President Barack Obama gets a lot of props from new media types for his campaign's use of social networking and other online tools for message desimination and organizing. What Howard Dean launched in his White House bid a few years ago Obama exploited to maximum effect at John McCain's expense.
But not everyone is enamored with the President's online efforts post-election. The Electronic Frontier Foundation (full disclosure: GLONO is a longtime supporter and donor to the EFF) is asking why the White House is waving its longstanding ban on cookies in its use of embedded YouTube videos.
"Overall, we believe visitors to government Web sites should be able to view official information securely, without fear of being tracked either by the government itself or by third parties such as YouTube," EFF director Cindy Cohn wrote Tuesday in a letter to White House counsel Gregory Craig. "If the government uses the services of private companies, it should make sure that those companies employ the same privacy-protective standards that the government sets for itself."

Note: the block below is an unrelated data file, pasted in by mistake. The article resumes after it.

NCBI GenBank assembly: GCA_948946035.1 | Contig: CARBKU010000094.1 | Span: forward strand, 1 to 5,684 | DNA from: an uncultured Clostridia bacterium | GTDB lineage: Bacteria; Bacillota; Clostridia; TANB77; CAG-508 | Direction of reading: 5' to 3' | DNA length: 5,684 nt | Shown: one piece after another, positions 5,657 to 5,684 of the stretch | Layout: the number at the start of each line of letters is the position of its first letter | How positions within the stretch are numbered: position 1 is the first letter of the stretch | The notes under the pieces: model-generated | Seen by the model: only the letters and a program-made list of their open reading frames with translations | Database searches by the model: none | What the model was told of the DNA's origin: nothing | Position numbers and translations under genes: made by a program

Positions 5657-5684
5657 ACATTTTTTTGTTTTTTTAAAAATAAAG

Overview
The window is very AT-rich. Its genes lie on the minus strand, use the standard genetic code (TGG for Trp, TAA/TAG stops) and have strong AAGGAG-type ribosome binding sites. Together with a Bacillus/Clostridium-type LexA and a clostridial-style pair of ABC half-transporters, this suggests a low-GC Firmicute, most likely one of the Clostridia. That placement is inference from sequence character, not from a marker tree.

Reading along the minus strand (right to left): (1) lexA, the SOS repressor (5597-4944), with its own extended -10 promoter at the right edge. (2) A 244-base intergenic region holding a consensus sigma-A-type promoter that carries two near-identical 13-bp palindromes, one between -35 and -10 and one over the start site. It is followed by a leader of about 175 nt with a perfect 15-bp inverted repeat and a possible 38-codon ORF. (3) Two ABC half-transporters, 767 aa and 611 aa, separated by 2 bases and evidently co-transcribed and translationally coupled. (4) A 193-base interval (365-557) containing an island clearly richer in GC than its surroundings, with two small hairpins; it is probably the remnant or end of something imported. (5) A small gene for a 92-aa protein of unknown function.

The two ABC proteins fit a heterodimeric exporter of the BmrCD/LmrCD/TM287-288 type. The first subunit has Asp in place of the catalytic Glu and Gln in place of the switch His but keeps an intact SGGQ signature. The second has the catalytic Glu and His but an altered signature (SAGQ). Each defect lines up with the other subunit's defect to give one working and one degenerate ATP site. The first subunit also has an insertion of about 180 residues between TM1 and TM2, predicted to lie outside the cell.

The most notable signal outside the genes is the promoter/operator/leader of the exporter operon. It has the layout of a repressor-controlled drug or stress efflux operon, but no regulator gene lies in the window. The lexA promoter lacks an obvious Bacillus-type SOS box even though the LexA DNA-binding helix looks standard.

This gets to the heart of privacy vs. convenience in new media. Persistent, "flash" cookies are often necessary for many social networking apps to work. They need to store SOME data on your behavior and interests to create relevant content and accurate reporting. Honestly, I haven't heard discussions around cookies as a privacy concern since the turn of the millennium, but it's an interesting point. Is it truly a concern for anyone, let alone a private partner of a public site, to be gathering any data on users? My gut reaction to this is: so what? But does anyone else care?